I wish I had an excuse to write about John Sevier every day, just because the resulting conversations have been so interesting. Sadly for John, I don’t have that much to say about him. But I did read this excellent post over at the Posterity Project about old John and I wanted especially to talk about this part:
I say all of this in light of a recent barrage of e-mails that I received over the weekend from one angry reader who took me to task over my blog series on John Sevier. Specifically, this person — an apparent descendant of John Sevier — accused me of being interested in making too much of the “bad things” that John Sevier did, questioned my “motive for doing so,” called me a liar, and accused me of using history to further a “particular ideological agenda.” This exchange actually reminded me of a story that I tweeted recently in which an archivist says about genealogy, “In some cases we’re enriching people’s family stories, and in other cases we’re kind of destroying family myths.”
This thought-provoking encounter actually gave me an opportunity to consider the larger issue of how history has been corrupted by politicians and well-meaning citizen activists who see their idyllic world crumbling all around them, and in an effort to understand what is happening to our nation, they reach into the past for answers from America’s heroes. In the process, they place these heroes on an unreachable pedestal where they are no longer considered human beings. To them, they are gods.
Now, I’m not a historian, obviously. But I do love history and the thing I love about history is that, yes, these were people just like us, who were motivated by the same things we are, who want the same things we do, and yet, they are so different, the contexts of their lives so utterly foreign to us. And the stories we tell about them as “true” do have a “particular ideological agenda” whether our agenda is to tell a story of people we can be proud of and look to for inspiration or whether it’s to tell a story of people who were complicated and who did things we don’t approve of.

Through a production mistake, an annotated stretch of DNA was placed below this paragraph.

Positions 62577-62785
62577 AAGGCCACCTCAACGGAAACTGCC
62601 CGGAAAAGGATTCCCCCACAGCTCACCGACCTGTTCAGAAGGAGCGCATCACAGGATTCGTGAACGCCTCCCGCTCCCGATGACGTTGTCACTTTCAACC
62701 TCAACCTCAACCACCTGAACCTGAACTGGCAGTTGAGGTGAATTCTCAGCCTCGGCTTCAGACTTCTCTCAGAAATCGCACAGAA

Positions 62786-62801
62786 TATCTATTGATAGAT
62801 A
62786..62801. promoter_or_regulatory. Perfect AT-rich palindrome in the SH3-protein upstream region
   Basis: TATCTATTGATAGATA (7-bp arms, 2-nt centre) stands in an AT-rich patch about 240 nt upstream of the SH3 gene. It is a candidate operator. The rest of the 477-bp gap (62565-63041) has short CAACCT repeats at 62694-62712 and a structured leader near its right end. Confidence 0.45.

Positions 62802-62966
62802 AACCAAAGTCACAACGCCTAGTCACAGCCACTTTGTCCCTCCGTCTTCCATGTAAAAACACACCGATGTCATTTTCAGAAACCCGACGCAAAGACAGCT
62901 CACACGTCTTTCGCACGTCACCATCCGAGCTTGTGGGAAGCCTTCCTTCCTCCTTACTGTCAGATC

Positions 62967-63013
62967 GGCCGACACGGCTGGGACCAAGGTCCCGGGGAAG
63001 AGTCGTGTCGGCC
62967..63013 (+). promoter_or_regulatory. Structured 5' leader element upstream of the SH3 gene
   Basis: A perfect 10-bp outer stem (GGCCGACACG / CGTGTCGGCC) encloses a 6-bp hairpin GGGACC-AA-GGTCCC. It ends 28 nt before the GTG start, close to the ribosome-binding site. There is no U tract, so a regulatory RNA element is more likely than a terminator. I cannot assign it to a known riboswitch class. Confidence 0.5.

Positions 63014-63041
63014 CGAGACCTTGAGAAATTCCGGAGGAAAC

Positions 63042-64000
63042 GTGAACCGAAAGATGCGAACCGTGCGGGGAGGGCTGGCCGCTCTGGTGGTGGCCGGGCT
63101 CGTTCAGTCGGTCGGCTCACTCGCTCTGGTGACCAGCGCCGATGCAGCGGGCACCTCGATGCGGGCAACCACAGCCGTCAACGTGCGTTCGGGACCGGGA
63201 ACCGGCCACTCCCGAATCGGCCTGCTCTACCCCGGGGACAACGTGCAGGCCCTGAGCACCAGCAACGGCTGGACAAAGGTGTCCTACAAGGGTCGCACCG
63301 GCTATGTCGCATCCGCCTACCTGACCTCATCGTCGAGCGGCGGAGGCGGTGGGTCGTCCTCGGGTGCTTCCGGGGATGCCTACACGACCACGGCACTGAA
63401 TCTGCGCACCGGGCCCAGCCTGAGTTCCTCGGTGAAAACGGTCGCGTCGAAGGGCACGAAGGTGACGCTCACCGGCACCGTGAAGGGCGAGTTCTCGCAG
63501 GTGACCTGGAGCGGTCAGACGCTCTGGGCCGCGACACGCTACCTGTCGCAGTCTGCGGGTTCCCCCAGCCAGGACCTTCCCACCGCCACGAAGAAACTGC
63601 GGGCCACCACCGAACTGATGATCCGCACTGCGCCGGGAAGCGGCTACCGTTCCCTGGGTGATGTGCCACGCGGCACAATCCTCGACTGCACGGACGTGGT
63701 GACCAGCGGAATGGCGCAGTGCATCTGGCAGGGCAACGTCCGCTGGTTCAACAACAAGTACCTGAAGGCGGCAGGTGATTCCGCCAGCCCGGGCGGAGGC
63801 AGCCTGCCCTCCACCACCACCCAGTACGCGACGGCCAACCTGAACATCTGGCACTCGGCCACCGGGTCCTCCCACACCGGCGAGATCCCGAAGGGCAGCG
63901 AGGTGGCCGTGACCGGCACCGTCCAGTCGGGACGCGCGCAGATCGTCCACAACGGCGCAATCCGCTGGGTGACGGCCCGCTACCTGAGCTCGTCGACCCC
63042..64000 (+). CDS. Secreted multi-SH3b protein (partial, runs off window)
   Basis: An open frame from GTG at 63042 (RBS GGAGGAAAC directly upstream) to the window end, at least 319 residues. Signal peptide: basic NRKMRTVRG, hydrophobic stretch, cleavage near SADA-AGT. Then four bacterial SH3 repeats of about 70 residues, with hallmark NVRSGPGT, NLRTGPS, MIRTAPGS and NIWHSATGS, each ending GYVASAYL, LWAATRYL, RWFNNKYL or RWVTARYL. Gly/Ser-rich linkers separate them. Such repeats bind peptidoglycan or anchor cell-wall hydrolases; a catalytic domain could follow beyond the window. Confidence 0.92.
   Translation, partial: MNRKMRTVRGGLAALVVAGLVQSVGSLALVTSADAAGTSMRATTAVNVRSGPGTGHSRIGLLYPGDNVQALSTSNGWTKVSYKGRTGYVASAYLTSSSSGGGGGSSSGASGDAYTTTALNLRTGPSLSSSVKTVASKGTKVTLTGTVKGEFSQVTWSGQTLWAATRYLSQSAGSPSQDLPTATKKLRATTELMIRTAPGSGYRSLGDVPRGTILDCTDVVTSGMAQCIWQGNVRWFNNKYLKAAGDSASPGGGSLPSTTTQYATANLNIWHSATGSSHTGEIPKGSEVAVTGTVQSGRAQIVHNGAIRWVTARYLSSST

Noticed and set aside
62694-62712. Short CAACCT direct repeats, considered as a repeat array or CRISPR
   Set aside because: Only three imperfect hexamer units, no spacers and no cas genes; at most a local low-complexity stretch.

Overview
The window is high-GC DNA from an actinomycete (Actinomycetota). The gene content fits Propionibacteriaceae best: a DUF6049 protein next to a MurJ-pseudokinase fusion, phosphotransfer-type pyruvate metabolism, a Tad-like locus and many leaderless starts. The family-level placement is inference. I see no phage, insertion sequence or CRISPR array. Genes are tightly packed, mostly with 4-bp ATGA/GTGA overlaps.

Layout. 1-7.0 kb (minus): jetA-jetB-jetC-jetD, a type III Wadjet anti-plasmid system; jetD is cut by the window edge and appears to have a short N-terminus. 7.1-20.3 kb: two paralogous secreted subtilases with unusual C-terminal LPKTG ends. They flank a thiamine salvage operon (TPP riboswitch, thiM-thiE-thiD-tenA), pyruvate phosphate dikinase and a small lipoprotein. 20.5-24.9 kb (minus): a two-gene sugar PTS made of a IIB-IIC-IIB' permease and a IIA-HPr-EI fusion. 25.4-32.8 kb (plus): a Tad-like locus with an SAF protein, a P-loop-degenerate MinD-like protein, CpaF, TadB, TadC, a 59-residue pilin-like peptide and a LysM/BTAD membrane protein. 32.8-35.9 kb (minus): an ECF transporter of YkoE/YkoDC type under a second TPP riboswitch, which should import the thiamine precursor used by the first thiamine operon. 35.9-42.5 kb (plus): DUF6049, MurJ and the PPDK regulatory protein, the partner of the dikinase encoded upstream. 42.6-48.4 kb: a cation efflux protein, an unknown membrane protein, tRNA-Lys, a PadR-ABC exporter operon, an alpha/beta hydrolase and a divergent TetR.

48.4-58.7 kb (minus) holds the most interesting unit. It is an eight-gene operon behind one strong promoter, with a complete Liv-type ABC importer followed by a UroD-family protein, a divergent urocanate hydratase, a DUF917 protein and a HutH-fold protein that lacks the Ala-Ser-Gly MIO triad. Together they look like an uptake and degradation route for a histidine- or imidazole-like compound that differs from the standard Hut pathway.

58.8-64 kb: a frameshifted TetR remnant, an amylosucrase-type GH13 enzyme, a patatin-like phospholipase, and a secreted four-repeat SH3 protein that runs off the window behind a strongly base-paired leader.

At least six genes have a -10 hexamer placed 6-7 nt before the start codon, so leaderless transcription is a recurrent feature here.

That’s one of the things that really drives me about the whole Sue Allen project. Is there a story we can tell about these people that lets us appreciate them while acknowledging the ways they were wrong–that they wanted a future for themselves that not only wouldn’t have been good for them, it would have been terrible for all of us? That’s why, to me, the time travel is so crucial, even if it’s corny–to say “this is the future you envisioned, a boy raised in the way you think boys should be raised, to believe the things you think boys should believe is a danger to you.”
It’s why, when Sue and her sister are confronted by the proto-Klan and she calls forth the dead Confederates to line the road so that the girls can travel safely home, and everyone comes out to find if their loved ones are there, the ghosts are confused. They’ve been dead such a short time, and already women can move around so freely? Their children already call other men “father”? Nashville is already a place they don’t quite recognize.
I love history, but I think it’s important to realize that we would be a wonder and a disappointment to the people of the past and they are bound to be a wonder and a disappointment to us.
That’s what makes us all human.